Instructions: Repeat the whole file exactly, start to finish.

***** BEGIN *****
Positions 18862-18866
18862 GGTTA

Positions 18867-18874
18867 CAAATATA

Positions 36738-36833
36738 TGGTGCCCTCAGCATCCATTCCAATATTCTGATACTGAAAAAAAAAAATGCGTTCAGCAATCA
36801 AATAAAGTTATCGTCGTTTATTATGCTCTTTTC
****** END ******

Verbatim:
Positions 18862-18866
18862 GGTTA

Positions 18867-18874
18867 CAAATATA

Positions 36738-36833
36738 TGGTGCCCTCAGCATCCATTCCAATATTCTGATACTGAAAAAAAAAAATGCGTTCAGCAATCA
36801 AATAAAGTTATCGTCGTTTATTATGCTCTTTTC